Two months before the Pride of Baltimore tipped over and sank off Puerto Rico, the captain wrote his employers that he was "still very concerned about the Pride's stability." The captain, who was lost with three crew members in the May 14 sinking, recommended in his letter presented to a Coast Guard inquiry here today that the ship's stability be tested by experts during a visit to Maine this summer.
Capt. Armin E. Elsaesser III gave no other details of his concerns in his letter to Gail Shawe, executive director of Pride of Baltimore Inc., a private, nonprofit group that operated the Baltimore city-owned 90-foot replica of an early 19th century Baltimore clipper. Shawe, testifying today during the last day of public hearings at the inquiry, said she believed that Elsaesser's comments reflected his interest in learning about his ship and that he was not afraid the ship was unstable.
Questions have been raised about the Pride's stability because it was knocked over so quickly by a strong blast of unexpected wind and failed to right itself. Crew members have testified that it happened so fast they had no time to take any preventive measures or to collect emergency equipment and provisions set aside for such an accident.
A modern sailing vessel typically has a fin made of lead attached beneath the ship to counter the force of the wind on the sails and prevent it from tipping over. Builders of replica ships such as the Pride have followed old-fashioned techniques and instead placed heavy weights in the lowest parts inside their ships. In the Pride's case, between 40 and 50 tons of lead, iron and stone had been lowered into sections below the cabin floor.
Elsaesser, described by colleagues as one of the best sailing ship captains in the country, and other captains who had served aboard the Pride "were all aware of the fact they were sailing a 19th-century vessel, and were concerned about her stability," Shawe said. "Certainly, it was always discussed." Elsaesser and other captains showed "interest, I think, more than concern," she said.
After the inquiry, whose public sessions ended today, Shawe said the Pride's captains had nobody to turn to for advice on sailing the sleek schooner because none had been built since the early 1800s. There were no ships like the Pride in the world, she said, and "she was the most demanding vessel in the world, probably, to sail."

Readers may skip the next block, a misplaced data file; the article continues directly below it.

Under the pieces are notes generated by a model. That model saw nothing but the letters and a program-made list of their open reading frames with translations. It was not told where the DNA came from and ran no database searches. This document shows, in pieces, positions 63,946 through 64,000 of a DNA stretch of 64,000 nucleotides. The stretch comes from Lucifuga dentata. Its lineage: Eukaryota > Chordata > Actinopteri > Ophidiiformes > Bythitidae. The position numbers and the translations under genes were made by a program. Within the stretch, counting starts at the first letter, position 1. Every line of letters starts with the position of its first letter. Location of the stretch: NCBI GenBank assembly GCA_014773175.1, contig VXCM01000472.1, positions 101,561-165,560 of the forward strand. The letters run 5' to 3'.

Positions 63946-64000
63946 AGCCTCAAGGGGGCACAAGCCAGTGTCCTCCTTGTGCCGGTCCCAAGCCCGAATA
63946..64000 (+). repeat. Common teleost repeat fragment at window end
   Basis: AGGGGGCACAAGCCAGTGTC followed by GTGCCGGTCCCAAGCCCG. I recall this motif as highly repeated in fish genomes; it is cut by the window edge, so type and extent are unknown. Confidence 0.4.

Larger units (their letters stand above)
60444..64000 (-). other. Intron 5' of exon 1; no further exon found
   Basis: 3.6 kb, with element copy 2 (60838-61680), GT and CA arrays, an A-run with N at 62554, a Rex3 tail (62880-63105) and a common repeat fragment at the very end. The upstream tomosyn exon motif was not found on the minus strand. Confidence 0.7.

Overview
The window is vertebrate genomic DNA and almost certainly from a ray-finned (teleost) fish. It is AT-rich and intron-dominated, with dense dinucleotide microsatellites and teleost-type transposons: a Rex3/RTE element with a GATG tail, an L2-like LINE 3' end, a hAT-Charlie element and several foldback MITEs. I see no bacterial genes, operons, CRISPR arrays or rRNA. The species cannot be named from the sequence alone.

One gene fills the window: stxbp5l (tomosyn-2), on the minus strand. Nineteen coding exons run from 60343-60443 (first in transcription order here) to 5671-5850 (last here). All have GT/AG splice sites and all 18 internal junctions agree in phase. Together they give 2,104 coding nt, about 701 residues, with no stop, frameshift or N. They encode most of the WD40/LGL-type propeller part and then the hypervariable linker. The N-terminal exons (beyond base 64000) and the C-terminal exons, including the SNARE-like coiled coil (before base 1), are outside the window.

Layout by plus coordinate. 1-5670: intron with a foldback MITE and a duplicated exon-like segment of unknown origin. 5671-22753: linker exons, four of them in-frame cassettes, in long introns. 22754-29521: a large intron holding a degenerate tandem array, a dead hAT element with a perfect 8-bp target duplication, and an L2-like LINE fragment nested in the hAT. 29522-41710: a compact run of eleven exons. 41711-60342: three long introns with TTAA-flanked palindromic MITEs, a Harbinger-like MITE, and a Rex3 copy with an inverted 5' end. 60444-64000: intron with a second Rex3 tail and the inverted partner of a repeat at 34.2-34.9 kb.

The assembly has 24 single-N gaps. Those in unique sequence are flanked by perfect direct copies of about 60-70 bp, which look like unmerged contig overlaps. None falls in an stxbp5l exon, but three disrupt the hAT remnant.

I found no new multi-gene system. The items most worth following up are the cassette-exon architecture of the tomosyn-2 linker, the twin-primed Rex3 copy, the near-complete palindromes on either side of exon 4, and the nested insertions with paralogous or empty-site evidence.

The ship's builders and designers testified today and Thursday that the ship was soundly made and was not unstable. "I think she had very good stability," designer Thomas Gillmer said.
Gillmer, a retired professor of naval architecture at the U.S. Naval Academy in Annapolis, said studies in 1984 showed the ship's center of gravity -- the point at which it pivots when it is heeled over by sea or wind -- had risen several inches since the Pride was launched in 1977. That rise, in theory, would render the ship less stable. At that time, he said, the captain removed accumulated equipment, such as excess anchor chain, and the center of gravity moved down several inches.
Gillmer said that when he was designing the ship he was told it would be used to sail only in the Chesapeake Bay and other coastal waters. But when construction was nearly half complete, the project organizers decided that the ship would be sailed offshore, he said. No design changes were needed, he said.
Although the original Baltimore clippers were used mainly along the Atlantic coast and in the Caribbean, Gillmer said, they "were used effectively offshore," especially around England during the War of 1812.
Coast Guard and National Transportation Safety Board officials said today that they will spend more time examining the Pride's stability. Cmdr. John Maxham, who is heading the Coast Guard's investigation, said tests will be run using what data is available on the Pride, to see how stable it would theoretically be in winds like the estimated 70-knot gust that is thought to have knocked the ship over.
The Coast Guard regularly examines ships carrying cargo and passengers for stability, Maxham said, but the Pride carried neither. "It met all the requirements for stability, because there were none," he said.
In addition, Maxham said he is interested in examining the "rapid flooding" of the ship after it was knocked over. Crew members testified that it filled with water and sank in less than a minute. Modern ships are required to be built with watertight compartments to prevent, or at least slow down, any sinking. True to the historical design, no such watertight bulkheads were required or constructed on the Pride.
Maxham said he will also continue investigating the ship's life-saving equipment. One of the Pride's two life rafts was punctured as the ship went down, while the eight surviving crew members spent six hours swimming in the sea before they could inflate the second raft, whose valves had been damaged.
Maxham said it is too early for him to say whether he will make any recommendations regarding replica sailing ships.
"It comes down to risk," Maxham said, "and what are acceptable risks."